Systemic Lupus Erythematosus (SLE) is a very complex chronic illness. It is known as “the great imitator” because
its symptoms often mimic or resemble other illnesses from rheumatoid arthritis to Lyme disease, making lupus very difficult to diagnose.
To complicate matters, many symptoms of lupus can change or come and go suddenly. Combine that with the fact that unlike AIDS or Cancer, there is no single laboratory test that can determine if a person has lupus so it can often take years for a proper diagnosis to be made.
To make a lupus diagnosis, doctors first look for physical evidence of the condition, such as swelling of joints, skinrashes and lesions, especially the malar “butterfly” rash that may appear on the face. They will also look for laboratory evidence such as protein in the urine, fluid around the lungs or heart, or a skin biopsy that may reveal the presence of the disease. Doctors will examine the patient medical history and then may also have to run additional tests like blood and urine analysis and skin biopsies to rule out other diseases like Lyme Disease or diabetes.
Five Key Steps to Lupus Diagnosis are:
- Medical history. Keep track of your symptoms by writing them down so you can make sure to tell your doctor all the details.
- Family history of lupus or other autoimmune diseases. If lupus or other autoimmune diseases run in your family, you are more likely to develop an autoimmune condition yourself.
- Complete physical exam. Your doctor will look for rashes and other signs that something is wrong.
- Blood and urine tests. The antinuclear antibody (ANA) test can show if your immune system is more likely to make the autoantibodies of lupus. Urine analysis can show protein signaling kidney issues, common in lupus patients.
- Possible Skin or kidney biopsy Sometimes additional testing is needed so doctors perform a minor surgery to remove a sample of tissue. The tissue is then viewed under a microscope. Skin and kidney tissue looked at in this way can show signs of an autoimmune disease.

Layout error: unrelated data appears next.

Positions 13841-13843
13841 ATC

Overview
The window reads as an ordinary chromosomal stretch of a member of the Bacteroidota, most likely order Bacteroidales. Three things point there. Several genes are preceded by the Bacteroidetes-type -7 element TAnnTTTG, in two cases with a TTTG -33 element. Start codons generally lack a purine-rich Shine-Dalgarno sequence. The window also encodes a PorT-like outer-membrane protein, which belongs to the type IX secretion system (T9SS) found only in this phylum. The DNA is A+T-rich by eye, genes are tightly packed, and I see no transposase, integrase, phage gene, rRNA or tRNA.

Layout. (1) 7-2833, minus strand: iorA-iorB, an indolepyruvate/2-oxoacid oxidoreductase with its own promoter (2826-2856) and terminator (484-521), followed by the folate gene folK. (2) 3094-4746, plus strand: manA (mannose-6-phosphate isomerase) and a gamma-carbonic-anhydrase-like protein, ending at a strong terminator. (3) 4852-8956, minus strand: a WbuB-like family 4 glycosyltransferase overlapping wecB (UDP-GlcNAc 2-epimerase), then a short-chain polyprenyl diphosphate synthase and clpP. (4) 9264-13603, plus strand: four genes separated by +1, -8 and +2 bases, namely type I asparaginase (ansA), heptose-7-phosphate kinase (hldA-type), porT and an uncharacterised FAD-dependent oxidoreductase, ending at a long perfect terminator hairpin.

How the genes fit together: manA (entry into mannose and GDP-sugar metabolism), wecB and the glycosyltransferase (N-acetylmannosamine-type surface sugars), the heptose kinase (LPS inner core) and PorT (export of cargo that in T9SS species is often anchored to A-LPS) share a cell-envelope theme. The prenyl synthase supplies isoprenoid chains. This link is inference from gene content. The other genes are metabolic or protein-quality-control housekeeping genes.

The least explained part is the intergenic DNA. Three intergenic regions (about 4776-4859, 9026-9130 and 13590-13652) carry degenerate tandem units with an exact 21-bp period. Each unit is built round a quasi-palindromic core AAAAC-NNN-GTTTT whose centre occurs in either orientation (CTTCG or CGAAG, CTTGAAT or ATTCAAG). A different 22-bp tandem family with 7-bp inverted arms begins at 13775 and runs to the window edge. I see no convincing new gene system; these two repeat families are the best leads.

Because of the complicated nature of the disease, the American College of Rheumatology’s created “The Eleven Criteria of Lupus” to help doctors make—or exclude—a diagnosis of lupus.
Typically, four or more of the following criteria must be present to make a diagnosis of systemic lupus.
The “Eleven Criteria”
- Malar rash: rash across cheeks and nose, often in the shape of a butterfly
- Discoid (skin) rash: raised red patches that appear in the form of discs or circles.
- Photosensitivity: skin rash as result of unusual reaction to sunlight.
- Mouth or nose ulcers: usually painless.
- Arthritis: in two or more joints, along with tenderness, swelling, or effusion, however the bones around joints don’t get destroyed.
- Cardio-pulmonary involvement: inflammation of the lining around the heart (pericarditis) and/or lungs (pleuritis)
- Neurologic disorder: seizures and/or psychosis.
- Renal (kidney) disorder: excessive protein in the urine, or cellular casts in the urine.
- Hematologic (blood) disorder: anemia (low red blood cell count), leukopenia (low white blood cell count), lymphopenia (low level of specific white blood cells), or thrombocytopenia (low platelet count)
- Immunologic disorder: antibodies to double stranded DNA, antibodies to Sm, or positive antiphospholipid antibodies
- Abnormal Antinuclear antibodies (ANA) test: (even with an abnormal ANA, a person may not have active Lupus SLE. About five to ten percent of healthy women test positive for ANA )
Together, this information along with the five keys of diagnosing lupus can provide clues to your disease. It also can help your doctor rule out other diseases that can be confused with lupus.